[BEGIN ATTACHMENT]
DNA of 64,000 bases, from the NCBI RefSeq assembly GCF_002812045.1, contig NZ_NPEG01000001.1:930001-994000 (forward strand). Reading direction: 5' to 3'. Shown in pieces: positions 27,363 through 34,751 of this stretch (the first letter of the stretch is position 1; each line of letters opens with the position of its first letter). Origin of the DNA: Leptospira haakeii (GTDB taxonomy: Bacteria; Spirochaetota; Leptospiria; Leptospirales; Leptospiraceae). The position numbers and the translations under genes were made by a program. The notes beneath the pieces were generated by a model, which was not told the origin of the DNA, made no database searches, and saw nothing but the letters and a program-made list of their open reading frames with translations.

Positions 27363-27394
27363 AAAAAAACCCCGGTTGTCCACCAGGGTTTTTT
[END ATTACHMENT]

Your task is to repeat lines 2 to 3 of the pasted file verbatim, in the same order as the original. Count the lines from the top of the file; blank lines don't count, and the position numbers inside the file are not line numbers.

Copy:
Positions 27363-27394
27363 AAAAAAACCCCGGTTGTCCACCAGGGTTTTTT